Motor racing: Williams and McLaren accused of colluding

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The Independent Online
Britain's two leading Formula One constructors, Williams and McLaren, have been accused of colluding to arrange the finish of the vital final Grand Prix of the season where Jacques Villeneuve clinched his first world title.

Reports in The Times reports that its investigation has unearthed two tapes of radio transmissions between pit crews and drivers at the European Grand Prix at Jerez in Spain last month.

The paper claims the tapes reveal that Williams and McLaren team officials orchestrated the order of the first three cars over the line and that their allegations have forced the sport's governing body, the Federation Internationale de l'Automobile (FIA), to hold an inquiry.

Formula One Constructors' Association chief Bernie Ecclestone said: "This is hard to believe."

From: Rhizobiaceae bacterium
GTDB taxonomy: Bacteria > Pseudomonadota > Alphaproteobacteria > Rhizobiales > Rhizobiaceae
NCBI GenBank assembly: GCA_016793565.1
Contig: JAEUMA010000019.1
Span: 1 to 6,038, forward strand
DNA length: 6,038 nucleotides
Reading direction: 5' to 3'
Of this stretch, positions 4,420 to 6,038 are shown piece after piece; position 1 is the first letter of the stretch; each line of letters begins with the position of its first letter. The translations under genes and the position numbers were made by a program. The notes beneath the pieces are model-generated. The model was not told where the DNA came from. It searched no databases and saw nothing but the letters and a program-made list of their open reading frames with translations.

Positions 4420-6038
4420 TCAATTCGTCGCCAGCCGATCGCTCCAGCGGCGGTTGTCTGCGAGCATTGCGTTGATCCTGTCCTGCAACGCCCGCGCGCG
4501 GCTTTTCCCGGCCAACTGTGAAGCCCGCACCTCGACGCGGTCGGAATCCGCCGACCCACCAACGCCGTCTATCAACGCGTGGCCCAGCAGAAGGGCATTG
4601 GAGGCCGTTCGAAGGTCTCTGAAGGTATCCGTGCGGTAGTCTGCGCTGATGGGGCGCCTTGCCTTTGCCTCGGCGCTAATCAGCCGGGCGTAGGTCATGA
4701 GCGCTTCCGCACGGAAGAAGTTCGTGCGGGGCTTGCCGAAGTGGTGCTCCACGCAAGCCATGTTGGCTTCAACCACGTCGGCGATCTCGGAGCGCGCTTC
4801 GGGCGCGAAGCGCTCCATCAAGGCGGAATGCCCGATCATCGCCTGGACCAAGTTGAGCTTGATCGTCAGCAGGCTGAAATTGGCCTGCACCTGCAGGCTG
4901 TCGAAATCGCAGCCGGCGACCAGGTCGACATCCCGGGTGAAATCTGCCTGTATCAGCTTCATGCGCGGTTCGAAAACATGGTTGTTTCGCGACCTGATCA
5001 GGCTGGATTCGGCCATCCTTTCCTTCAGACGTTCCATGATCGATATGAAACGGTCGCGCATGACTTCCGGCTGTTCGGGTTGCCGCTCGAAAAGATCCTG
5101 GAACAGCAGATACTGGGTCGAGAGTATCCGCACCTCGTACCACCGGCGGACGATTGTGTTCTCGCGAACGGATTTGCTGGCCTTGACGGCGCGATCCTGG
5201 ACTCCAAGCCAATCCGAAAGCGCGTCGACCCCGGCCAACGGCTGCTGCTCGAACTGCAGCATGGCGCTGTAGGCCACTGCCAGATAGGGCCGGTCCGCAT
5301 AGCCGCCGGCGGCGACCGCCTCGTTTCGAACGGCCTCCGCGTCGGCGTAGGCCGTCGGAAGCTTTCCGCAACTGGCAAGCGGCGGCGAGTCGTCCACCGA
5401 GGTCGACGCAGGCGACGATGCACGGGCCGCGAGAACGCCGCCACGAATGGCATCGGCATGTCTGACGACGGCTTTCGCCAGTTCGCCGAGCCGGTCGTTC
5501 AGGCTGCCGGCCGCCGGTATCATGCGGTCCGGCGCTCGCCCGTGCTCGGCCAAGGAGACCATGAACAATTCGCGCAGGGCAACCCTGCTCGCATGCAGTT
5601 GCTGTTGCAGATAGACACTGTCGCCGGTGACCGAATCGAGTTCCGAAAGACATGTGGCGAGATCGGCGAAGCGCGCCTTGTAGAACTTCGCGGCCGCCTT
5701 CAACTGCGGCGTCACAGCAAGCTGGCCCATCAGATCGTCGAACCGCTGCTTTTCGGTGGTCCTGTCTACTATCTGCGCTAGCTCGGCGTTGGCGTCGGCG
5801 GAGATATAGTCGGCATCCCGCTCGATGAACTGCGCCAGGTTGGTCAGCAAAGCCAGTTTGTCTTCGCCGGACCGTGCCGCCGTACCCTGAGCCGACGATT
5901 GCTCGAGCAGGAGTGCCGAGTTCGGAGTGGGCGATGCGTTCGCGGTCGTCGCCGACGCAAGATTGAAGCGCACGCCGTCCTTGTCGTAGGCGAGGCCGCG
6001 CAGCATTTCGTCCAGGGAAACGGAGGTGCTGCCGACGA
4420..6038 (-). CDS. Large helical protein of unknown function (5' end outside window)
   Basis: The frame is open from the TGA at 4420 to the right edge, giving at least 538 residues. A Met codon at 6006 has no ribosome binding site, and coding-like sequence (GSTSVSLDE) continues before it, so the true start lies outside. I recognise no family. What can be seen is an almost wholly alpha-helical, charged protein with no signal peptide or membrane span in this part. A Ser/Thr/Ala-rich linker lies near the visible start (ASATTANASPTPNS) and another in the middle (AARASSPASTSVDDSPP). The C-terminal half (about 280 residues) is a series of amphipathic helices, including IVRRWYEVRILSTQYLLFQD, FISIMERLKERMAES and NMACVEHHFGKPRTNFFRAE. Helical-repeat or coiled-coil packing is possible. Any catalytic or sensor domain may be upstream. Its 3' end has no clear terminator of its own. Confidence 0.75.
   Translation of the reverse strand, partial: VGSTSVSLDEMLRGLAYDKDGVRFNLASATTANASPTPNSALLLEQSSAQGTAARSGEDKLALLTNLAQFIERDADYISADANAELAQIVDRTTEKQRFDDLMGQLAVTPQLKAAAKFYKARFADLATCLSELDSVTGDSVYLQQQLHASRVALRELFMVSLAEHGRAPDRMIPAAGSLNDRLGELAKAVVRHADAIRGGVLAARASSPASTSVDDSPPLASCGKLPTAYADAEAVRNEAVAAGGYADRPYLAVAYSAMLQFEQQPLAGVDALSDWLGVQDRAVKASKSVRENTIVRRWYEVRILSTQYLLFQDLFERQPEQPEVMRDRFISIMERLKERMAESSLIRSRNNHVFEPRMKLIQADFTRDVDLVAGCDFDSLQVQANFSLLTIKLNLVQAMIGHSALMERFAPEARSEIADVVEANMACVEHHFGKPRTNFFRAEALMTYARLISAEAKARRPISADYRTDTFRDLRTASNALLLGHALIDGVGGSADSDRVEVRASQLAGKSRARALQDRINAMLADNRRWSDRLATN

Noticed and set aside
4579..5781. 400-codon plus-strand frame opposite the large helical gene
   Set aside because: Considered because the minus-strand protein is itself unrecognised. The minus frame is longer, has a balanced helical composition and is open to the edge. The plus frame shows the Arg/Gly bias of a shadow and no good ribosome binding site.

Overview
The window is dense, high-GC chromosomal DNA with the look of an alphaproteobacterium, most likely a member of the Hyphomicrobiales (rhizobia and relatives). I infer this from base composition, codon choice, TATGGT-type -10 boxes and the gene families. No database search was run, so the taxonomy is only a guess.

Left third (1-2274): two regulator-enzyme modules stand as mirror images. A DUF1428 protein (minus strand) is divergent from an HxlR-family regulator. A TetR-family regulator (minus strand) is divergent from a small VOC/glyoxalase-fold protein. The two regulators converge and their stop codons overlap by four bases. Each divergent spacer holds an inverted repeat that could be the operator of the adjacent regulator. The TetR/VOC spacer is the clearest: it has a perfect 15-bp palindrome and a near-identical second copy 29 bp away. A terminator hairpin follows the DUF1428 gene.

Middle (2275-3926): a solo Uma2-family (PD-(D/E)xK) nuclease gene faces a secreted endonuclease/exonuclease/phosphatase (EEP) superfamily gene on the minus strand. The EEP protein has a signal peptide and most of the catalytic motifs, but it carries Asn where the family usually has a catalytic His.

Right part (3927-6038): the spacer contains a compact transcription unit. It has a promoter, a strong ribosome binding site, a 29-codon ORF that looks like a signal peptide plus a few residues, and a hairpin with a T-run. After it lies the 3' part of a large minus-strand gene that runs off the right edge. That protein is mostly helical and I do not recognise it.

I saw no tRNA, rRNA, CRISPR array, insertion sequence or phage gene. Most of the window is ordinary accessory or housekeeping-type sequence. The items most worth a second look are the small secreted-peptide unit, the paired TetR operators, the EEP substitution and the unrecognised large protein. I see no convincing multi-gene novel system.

Villeneuve was overtaken by Mika Hakkinen and McLaren team-mate David Coulthard on the last lap at Jerez and finished third.

But the newspaper claims the tapes point to the order of the first three being contrived, that Villeneuve, who only had to finish sixth to clinch the title, was ordered to pull his Williams over to permit Hakkinen to win for McLaren, and that Coulthard was instructed to allow Hakkinen through.

Michael Schumacher expects to be disciplined by the International Automobile Federation for his collision with Villeneuve at Jerez. "I think I will be punished one way or the other," he said.

An Italian prosecutor said yesterday that the head of Formula One, Bernie Ecclestone, and three television officials risk being charged in connection with video footage of the 1994 crash that killed Ayrton Senna.

Prosecutor Maurizio Passarini, said that the TV officials risked perjury charges, while Ecclestone will be investigated for other possible charges, such as aiding and abetting perjury.